If you could talk to a babe in the womb and tell it what was about to happen at birth, it would quite understandably fear it and say ‘No thanks! I’m quite comfortable where I am, I don’t want to lose everything I know!’ And it would take a great act of faith for the babe to trust that far from losing the mother who has wombed him there in the familiar darkness, he is now going to have a whole new adventure in which, at last he will see that mother face to face! But first must come the trauma of birth.  And so it is with us, contemplating the time when we too will leave the womb of this world.

What will it be like to see God face to face?

1 Corinthians 13:12

For now we see in a mirror, dimly, but then face to face. Now I know in part, but then I shall know just as I also am known.

Dig Deeper: Literature & Liturgy

John Davies

John Davies

(1569–1626). The Englishman John Davies distinguished himself as a poet and as a statesman. His famous work Orchestra, or a Poem of Dancing reveals a typically Elizabethan pleasure in the contemplation of the correspondence between the natural order and human activity.

Davies was born in April 1569 in Tisbury, Wiltshire, England. Educated at the University of Oxford, he was called to the bar in 1595. On the death of Queen Elizabeth I in 1603, Davies was one of the messengers who carried the news to James VI of Scotland, who succeeded Elizabeth as James I. James received him with great favor, sent him to Ireland as solicitor general, and conferred a knighthood on him. In 1606 Davies was made attorney general for Ireland. He took an active part in the Protestant settlement of Ulster, a province in the northeastern part of the island of Ireland, and wrote several tracts on Irish affairs. He entered the Irish Parliament and was elected speaker in 1613, and after he returned to England he sat in the English Parliament of 1621. He was appointed lord chief justice in 1626 but died later that year, on December 8, before taking office.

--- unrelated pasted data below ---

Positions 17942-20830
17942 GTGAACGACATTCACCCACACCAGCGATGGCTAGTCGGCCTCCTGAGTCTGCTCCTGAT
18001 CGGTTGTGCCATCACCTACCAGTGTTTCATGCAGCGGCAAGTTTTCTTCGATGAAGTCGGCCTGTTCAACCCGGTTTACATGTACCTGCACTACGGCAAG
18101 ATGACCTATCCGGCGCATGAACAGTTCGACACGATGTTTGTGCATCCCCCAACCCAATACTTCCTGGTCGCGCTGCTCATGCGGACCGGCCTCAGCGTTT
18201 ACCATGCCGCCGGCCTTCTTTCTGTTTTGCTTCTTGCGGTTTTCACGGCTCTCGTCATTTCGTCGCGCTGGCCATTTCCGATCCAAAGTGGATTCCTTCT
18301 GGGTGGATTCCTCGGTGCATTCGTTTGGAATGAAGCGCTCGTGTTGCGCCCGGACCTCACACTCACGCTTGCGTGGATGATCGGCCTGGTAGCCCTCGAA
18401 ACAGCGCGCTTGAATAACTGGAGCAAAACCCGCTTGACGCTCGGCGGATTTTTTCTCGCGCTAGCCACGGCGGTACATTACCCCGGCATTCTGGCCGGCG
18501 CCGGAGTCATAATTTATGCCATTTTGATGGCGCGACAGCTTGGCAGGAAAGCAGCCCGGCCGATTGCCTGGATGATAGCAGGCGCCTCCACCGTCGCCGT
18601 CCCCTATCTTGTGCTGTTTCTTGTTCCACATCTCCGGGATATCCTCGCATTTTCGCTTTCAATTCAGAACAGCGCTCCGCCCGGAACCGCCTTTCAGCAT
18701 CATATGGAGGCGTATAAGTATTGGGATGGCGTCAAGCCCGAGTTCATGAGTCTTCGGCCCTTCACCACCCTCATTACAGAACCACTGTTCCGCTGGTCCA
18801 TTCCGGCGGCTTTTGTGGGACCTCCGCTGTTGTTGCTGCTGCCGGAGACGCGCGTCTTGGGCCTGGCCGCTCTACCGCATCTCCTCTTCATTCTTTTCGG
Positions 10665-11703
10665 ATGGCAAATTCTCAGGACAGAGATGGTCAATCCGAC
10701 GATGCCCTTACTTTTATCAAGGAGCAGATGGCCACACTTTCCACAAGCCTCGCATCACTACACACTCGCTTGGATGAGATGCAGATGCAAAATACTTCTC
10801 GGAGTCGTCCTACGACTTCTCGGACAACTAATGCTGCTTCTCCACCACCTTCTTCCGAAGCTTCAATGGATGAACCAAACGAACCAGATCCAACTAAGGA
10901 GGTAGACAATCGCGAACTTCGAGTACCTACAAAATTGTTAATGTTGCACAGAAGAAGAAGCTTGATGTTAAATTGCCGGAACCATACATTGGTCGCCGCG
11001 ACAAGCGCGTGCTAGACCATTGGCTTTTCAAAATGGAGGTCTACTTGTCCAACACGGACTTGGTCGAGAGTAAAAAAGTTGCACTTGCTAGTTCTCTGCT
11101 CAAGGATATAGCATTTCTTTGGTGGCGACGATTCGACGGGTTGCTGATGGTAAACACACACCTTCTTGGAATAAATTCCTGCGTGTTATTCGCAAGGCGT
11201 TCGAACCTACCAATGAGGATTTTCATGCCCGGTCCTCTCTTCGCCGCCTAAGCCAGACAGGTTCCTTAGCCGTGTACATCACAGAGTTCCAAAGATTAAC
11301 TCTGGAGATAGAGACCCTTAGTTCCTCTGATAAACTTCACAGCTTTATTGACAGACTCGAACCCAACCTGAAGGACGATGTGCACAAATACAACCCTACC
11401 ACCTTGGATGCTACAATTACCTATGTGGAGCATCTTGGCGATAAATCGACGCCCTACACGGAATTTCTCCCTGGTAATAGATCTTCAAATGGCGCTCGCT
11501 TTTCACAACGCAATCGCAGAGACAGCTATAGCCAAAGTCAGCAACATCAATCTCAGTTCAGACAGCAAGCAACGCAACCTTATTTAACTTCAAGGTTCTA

Much of Davies’ early poetry consisted of epigrams. Epigrammes and Elegies by J.D. and C.M. (1590?) contained both Davies’ work and posthumous works by Christopher Marlowe; it was one of the books the archbishop of Canterbury ordered burned in 1599. Orchestra (1596) is a poem in praise of dancing set against the background of Elizabethan cosmology and its theory of the harmony of the spheres. In Nosce teipsum (1599; Know Thyself), he gave a lucid account of his philosophy on the nature and immortality of the soul. In the same year he published Hymnes of Astraea in Acrosticke Verse, a series of poems in which the initials of the first lines form the words Elisabetha Regina in honor of Queen Elizabeth. A volume of his collected poems was published in 1622.